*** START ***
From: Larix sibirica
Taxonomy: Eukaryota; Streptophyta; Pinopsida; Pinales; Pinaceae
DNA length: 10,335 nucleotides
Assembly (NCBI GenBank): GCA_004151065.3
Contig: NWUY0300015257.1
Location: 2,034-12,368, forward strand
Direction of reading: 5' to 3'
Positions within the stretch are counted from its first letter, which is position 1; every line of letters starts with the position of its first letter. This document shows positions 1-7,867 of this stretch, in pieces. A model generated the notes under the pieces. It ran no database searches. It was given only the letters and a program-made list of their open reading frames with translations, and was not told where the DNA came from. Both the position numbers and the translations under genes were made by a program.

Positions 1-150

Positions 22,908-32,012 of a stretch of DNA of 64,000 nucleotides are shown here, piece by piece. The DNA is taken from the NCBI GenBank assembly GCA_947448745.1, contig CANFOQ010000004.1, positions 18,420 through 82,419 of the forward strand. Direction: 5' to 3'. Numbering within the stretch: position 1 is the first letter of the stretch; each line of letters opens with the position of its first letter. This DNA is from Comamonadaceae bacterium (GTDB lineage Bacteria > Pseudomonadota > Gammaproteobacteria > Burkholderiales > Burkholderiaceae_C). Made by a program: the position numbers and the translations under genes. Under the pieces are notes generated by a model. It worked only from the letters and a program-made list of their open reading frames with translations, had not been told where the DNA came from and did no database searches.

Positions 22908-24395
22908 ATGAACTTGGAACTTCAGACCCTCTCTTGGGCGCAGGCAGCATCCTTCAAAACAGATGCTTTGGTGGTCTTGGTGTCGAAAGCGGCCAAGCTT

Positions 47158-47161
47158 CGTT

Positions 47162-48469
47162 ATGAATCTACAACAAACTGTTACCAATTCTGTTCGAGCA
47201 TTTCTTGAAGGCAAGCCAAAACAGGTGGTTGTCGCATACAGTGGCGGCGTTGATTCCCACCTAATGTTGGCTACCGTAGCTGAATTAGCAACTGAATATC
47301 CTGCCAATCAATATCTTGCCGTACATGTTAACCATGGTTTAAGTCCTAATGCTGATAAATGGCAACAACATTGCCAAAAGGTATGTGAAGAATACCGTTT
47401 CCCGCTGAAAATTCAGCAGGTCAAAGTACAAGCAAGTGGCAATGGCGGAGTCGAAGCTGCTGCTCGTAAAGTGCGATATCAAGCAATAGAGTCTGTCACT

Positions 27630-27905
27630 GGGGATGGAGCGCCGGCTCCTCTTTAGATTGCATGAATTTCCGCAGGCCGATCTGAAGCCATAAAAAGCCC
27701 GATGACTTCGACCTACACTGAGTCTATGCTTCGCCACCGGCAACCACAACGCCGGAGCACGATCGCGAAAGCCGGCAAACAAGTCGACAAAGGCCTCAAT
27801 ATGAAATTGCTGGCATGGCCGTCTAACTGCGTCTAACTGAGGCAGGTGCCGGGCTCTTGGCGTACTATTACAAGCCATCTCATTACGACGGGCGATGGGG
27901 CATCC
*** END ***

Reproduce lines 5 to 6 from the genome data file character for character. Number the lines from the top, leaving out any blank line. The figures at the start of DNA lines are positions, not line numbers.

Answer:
Contig: NWUY0300015257.1
Location: 2,034-12,368, forward strand